Jeff Peachey posted this image yesterday.

Although I’ve not met him, Mr Peachey, a bookbinder and restorer (and a fairly close neighbor) doesn’t look from his photo to be at all lank-haired and crooked-backed. (Roger Payne might better fit the mould. And I dare say the printer and publisher had plenty of models close to hand.) Back then, book manufacturing was a tough business, and took its toll on the bodies of its workers: for examples see my posts Printer’s gait, and Printer’s paralysis. This verse makes the poor bookbinder seem a rather undesirable mate — the writer implies that he’ll never get to kiss his “admirer”. In the last line there has to be a typo surely. “Press to pour chops” doesn’t mean anything to me. The damage to the “p” hints at a more logical “y” where “chops” would take on its meaning of face, cheeks, mouth. Might this represent a last-minute on-press correction: just hammer part of the “p” away to make it look a bit like a “y”?

The image comes from a self-help book for the nervous Valentine composer, Everybody’s Valentine Writer (Newcastle-on-Tyne: Printed and Published by W. R. Walker, ca. 1850). (I suppose the poor bookbinder has to count as one of the “comic Valentines”.) Note the show-through on page 24: You almost think you might be able to decipher “To a Gentleman” on the back of this page. Page 23 may in fact be read at Typelark. The book must have been printed on a pretty thin, absorbent sheet, and have been over-inked significantly — though it is show-through, not offsetting* that we see, as confirmed by the Typelark image of the back-up page, so over-inking may be less of a problem.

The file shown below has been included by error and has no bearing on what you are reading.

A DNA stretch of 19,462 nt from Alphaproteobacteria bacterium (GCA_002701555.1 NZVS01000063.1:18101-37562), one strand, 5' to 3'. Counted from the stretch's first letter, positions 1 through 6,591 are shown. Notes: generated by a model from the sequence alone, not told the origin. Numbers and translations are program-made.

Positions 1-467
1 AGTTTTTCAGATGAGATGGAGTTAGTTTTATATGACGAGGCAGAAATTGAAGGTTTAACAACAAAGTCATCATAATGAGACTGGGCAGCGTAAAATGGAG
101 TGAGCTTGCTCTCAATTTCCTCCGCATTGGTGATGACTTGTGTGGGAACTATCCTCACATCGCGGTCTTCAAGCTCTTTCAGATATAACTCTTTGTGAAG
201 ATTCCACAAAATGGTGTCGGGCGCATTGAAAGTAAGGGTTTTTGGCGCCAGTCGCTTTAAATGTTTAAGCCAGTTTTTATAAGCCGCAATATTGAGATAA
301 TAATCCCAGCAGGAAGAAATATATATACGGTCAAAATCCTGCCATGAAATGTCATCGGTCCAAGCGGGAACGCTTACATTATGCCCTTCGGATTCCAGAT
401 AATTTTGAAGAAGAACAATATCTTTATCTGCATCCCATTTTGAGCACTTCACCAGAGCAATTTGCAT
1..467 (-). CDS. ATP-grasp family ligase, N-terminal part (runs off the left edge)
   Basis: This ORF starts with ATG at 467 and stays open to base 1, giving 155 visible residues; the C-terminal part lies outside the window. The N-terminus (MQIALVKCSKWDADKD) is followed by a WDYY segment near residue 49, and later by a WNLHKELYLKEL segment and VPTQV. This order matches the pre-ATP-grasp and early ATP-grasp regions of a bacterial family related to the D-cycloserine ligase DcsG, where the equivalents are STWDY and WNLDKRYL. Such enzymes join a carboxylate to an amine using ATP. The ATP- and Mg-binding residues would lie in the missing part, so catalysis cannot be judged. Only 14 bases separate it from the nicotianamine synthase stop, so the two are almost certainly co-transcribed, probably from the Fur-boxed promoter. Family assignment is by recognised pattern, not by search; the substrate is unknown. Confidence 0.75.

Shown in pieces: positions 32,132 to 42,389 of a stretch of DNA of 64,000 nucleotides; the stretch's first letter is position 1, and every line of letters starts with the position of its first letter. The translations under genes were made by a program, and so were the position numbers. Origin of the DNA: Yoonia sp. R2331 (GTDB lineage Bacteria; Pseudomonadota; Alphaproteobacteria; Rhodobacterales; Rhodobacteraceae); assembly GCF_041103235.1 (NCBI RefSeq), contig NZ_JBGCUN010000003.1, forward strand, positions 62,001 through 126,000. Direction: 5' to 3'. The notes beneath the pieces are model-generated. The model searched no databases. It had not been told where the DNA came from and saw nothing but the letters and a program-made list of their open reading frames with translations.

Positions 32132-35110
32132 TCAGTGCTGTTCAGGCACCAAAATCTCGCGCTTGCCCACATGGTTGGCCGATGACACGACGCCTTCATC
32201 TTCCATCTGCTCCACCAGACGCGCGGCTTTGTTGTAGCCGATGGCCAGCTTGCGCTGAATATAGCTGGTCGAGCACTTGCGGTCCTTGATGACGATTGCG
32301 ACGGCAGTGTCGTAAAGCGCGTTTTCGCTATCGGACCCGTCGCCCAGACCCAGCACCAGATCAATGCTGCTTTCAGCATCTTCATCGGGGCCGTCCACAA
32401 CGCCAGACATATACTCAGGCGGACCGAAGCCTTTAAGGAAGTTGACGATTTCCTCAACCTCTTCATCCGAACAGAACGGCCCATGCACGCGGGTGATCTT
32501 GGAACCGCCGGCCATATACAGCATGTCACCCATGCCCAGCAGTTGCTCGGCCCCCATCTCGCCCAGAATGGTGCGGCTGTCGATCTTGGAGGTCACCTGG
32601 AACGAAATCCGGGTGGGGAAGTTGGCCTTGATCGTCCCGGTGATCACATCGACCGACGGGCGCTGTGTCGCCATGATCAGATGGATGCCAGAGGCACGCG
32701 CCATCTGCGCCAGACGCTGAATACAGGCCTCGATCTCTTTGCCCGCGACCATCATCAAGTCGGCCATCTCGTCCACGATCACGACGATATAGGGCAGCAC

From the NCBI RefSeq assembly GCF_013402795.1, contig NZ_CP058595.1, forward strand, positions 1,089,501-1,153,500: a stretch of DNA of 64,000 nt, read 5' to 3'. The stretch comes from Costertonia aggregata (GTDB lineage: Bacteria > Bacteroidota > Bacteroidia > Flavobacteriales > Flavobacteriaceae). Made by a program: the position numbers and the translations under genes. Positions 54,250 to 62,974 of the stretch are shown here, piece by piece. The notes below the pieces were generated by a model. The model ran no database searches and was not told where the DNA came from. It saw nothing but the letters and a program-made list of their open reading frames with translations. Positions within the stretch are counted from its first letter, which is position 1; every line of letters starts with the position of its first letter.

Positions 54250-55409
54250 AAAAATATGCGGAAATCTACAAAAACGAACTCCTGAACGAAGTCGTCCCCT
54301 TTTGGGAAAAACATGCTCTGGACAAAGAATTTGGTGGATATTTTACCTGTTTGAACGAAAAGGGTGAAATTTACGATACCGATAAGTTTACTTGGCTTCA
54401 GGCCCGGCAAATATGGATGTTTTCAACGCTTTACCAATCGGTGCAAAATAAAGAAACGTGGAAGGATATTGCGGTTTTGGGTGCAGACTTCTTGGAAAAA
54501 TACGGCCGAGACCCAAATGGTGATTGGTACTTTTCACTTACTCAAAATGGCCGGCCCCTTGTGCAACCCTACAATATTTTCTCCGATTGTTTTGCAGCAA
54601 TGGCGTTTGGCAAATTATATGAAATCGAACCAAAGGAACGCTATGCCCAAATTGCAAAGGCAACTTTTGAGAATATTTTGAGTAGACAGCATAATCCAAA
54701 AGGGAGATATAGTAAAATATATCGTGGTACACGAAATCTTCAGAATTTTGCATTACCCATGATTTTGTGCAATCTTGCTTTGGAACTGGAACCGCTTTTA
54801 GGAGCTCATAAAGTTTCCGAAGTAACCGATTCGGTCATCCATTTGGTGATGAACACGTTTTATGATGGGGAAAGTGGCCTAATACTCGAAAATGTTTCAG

When was the Valentine invented? PBS tells us the earliest real Valentine’s cards (hand made) date “from the late 18th century, and they already resemble the modern valentine: frilly verses punctuated with cute pet names like ‘Turtle Dove,’ written on folded paper and decorated with pink and red hearts.” According to History Cooperative “The first commercially printed Valentine’s Day card was produced in 1913 by Hallmark, known as Hall Brothers at that time.” The presses have kept on rolling: apparently more than 150 million are sold each year.

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* Offsetting in this context refers to the inadvertent transfer of an image from one sheet to its neighbor, usually as a result of sheets having been stacked before the ink has dried.